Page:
3D printing has been around longer than most people realise. The idea was first patented in 1984, but it took another 20 years to really get off the ground. What makes 3D printing so special is that it’s a additive process - material is added to more material to create one whole part, as opposed to what’s normally a subtractive process. A chair made traditionally out of one big block of wood would be made by cutting away unrequired bits of wood from the greater block. In 3D printing, a material is molded together to make a whole.
This is normally done by taking a thermoplastic like ABS or PLA and heating it till it’s amorphous (able to be molded into a shape). The amorphous plastic is then injected over a build surface, layer by layer, until the product is formed. The injection point behaves according to the computer model of the product. In our chair example, the computer would give specific instructions to the syringe to first make four legs, then the seat, then the backrest. This would all form one seamless whole, without any separate parts. ABS and PLA are popular plastics, but there are many others available.
An important distinction to remember when discussing 3D printing is the difference between an additive process and a constructive process: an additive process is different from a constructive process precisely because one seamless whole is formed. A house, although it forms a whole, is built brick by brick, and each is distinguishable from the other. Therefore, it is not built additively.
The truly amazing thing about 3D printing is that with enough filament (and a big enough printer) anything could be made from a technical specification. A computer-modelled version of your house could easily be programmed, and so (again, with enough filament and a big enough printer) your entire house could be built additively, down to the knives and forks in their draws. This is what makes 3D printing so exciting - genuinely anything can be made, if the digital model - known as a virtual blueprint - can be made first.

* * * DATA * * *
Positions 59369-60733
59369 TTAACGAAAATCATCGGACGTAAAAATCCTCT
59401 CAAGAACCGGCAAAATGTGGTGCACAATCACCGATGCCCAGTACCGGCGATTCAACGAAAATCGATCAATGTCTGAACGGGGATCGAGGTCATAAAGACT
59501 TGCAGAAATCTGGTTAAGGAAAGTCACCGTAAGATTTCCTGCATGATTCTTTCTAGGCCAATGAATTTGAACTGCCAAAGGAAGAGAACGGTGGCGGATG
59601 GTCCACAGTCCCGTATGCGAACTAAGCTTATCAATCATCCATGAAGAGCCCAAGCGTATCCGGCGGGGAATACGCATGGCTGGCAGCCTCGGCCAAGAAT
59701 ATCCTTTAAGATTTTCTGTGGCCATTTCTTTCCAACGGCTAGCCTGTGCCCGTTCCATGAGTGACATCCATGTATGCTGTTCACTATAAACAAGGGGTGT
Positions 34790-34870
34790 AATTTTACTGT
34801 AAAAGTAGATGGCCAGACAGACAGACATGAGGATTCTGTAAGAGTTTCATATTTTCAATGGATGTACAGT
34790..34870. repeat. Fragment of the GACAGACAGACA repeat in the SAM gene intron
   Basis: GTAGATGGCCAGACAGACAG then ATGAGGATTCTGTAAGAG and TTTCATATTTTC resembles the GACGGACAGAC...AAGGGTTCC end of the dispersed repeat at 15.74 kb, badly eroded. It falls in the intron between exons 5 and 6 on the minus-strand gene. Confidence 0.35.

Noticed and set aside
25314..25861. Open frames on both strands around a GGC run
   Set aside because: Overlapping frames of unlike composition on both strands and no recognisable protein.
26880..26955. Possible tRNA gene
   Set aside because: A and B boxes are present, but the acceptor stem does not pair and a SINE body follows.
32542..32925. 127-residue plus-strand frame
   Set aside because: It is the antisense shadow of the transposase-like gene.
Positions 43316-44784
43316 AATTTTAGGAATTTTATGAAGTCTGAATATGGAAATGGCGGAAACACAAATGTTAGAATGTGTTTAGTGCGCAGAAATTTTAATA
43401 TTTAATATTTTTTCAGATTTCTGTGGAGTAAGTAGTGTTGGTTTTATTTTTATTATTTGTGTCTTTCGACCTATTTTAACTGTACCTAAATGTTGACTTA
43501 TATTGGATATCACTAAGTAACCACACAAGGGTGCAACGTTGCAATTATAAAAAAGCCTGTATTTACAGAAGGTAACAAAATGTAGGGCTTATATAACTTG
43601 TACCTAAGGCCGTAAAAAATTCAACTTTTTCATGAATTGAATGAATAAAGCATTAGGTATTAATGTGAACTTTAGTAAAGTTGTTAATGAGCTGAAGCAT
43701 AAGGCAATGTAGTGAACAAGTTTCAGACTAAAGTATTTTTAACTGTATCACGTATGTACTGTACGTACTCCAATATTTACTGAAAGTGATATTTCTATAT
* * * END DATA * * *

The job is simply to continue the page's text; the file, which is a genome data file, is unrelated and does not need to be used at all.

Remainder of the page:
The lifeblood of 3D printers is their virtual blueprints - these are used to provide instructions to the printer, so it “knows” where to inject over a surface. Freeware virtual blueprints for almost anything are available over the web, and should be easy to get hold of. These blueprints are already a real threat for many businesses, as they could make many products freely available to anyone with a 3D printer.
The printers, although expensive, will in upcoming years become invaluable to a household, as many products that would otherwise cost money could be printed at home at a fraction of the cost. One of the greatest challenges facing scientists in the field is making a plastic that is easily printable and affordable, but able to withstand high temperatures such as those required for cooking implements, kettles etc. etc. Once this is achieved, a 3D printer would be able to offset vast costs for consumers everywhere; all they would need to make a new knife and fork set, for example, is some freeware knife and fork blueprints, a printer, and enough filament to make them.
Generally, a printer uses a collection of 2-dimensional specifications to form a whole. An injection syringe will print an entire level without moving up or down, then move up 1/10th of a millimeter and print another level. This continues until the product is finished. The size of each level is determined by the resolution of the printer - most printers on the market have maximum resolutions of about 1/10th of a millimeter. There is software like Slic3r available on the market that takes a 3D blueprint and slices it into many two-dimensional blueprints, which are then converted into x- and y- axis instructions for the syringe.
Some printers are able to build supports during the additive process, which can then be dissolved after printing. These supports are used to hold structures in place during the process until the model is finished.
It should be pointed out that on most printers, it’s not just the injection syringe that moves, but the build platform as well. This allows for greater maneuverability and protects the delicate syringe from any avoidable damage.